New Combination Herbicide for Crops Gains Federal Approval

MINNEAPOLIS (Minneapolis Star Tribune/MCT) —

A new herbicide, long awaited by farmers as a tool to fight “superweeds,” but long opposed by environmental groups, has received final federal approval and is likely headed for Midwestern fields next year.

Enlist Duo, manufactured by Dow AgroSciences, could become an important competitor to Monsanto’s popular Roundup Ready system, which has dominated the corn and soybean market since the late 1990s.

The Environmental Protection Agency gave the green light recently for Dow AgroSciences to register Enlist Duo, clearing the way for the subsidiary of Dow Chemical to sell it in combination with new genetically engineered corn and soybean seeds.

The product will be initially allowed in six states: Wisconsin, Iowa, South Dakota, Illinois, Ohio and Indiana. Approval is pending in Minnesota and nine other states where a public-comment period is now underway.

Minnesota Soybean Growers Association President George Goblish said that soybean farmers are excited about the decision, even though they won’t be able to take advantage of the product yet. “The Enlist Duo registration unties farmers’ hands and gives them another option to combat weed issues,” he said.

Enlist Duo combines two older weed-killers into one product: an herbicide component known as 2,4-D, and glyphosate, the chief ingredient in Roundup.

The herbicide would be sprayed early in the growing season, ideally when weeds and crops are 2 to 4 inches tall. The spraying would not affect Enlist corn and soybean plants, because their seeds have genetically engineered traits to tolerate the new herbicide formulation. The U.S. Department of Agriculture approved the seeds last month.

The decision to approve the herbicide “is protective of everyone and the environment,” said Jim Jones, assistant EPA administrator for the Office of Chemical Safety and Pollution Prevention. The decision was based on “sound science,” he said, and evaluated the risks to all age groups from infants to elderly, as well as to farm workers and wildlife, including endangered species.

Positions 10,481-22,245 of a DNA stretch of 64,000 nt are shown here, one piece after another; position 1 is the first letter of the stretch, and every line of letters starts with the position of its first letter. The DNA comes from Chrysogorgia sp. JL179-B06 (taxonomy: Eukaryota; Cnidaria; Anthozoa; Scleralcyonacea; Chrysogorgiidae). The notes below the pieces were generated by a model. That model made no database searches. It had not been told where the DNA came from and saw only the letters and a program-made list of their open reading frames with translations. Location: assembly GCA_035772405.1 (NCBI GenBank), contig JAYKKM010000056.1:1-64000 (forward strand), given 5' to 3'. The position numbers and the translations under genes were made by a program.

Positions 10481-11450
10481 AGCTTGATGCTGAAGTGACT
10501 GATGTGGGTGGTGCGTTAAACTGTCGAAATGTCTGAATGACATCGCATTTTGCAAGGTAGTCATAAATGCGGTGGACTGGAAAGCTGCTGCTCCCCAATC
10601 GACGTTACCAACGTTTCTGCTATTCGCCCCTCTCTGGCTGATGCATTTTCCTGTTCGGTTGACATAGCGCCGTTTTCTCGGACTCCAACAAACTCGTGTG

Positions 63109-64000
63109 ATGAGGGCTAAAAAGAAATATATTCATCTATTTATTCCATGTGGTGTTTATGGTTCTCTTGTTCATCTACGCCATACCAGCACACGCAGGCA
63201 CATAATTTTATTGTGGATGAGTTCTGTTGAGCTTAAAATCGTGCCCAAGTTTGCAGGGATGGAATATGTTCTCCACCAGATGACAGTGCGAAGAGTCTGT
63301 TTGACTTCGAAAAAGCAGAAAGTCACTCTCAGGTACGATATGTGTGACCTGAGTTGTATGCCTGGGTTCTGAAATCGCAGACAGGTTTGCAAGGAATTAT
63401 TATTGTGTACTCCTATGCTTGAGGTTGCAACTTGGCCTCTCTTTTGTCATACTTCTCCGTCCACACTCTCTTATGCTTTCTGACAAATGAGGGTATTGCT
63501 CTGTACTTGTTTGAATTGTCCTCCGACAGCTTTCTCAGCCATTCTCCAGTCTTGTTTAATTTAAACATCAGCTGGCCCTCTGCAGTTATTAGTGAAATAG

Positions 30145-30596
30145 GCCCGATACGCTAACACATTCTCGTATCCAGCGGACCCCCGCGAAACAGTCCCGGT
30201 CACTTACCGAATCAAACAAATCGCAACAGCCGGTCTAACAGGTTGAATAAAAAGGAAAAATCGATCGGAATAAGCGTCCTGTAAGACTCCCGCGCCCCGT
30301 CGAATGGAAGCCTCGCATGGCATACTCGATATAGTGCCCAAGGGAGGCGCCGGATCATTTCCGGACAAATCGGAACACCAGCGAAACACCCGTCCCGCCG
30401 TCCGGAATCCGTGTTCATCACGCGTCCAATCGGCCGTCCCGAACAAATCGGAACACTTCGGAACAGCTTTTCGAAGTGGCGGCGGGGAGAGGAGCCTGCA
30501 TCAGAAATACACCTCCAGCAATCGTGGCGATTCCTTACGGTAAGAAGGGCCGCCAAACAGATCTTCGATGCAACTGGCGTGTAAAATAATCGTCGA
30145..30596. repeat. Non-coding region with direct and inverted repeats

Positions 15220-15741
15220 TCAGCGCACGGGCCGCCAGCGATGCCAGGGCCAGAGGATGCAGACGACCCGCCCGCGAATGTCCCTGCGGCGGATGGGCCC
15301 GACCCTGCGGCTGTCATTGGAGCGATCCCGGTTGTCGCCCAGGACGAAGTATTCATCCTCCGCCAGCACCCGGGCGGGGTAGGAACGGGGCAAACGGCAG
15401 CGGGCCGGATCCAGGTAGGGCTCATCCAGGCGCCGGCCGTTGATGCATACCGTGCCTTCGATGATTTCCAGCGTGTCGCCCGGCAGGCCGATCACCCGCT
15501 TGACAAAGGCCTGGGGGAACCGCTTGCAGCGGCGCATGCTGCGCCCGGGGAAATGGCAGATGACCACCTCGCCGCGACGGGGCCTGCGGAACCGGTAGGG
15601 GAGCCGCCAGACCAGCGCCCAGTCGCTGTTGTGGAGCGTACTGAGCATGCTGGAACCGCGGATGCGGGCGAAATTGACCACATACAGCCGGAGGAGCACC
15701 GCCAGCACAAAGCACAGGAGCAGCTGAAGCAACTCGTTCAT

Environmental groups condemned the decision, and said that the EPA ignored serious health risks, especially to children, that are associated with 2,4-D. Critics said that the chemical has been linked to reproductive problems, non-Hodgkin’s lymphoma and Parkinson’s disease.

“Giving a chemical company the green light to bring a known harmful weed-killer to market for use on millions of acres of crops puts public health and the environment in danger,” said Mary Ellen Kustin, senior policy analyst for the Environmental Working Group in Washington, D.C.

Another environmental organization, the Natural Resources Defense Council, filed a lawsuit in D.C. Circuit Court to block use of the herbicide.

Andrew Liveris, Dow’s chairman and CEO, said the technology is expected to deliver significant value for the company over the short and long term. “Crossing this final milestone represents a pivotal achievement for Dow,” he said in a statement. The company will announce its 2015 market launch for the Enlist system in the coming weeks, officials said.

Dow AgroSciences developed the Enlist system to compete with Monsanto, whose Roundup Ready seeds account for about 90 percent of soybeans and 85 percent of corn planted in the United States each year.

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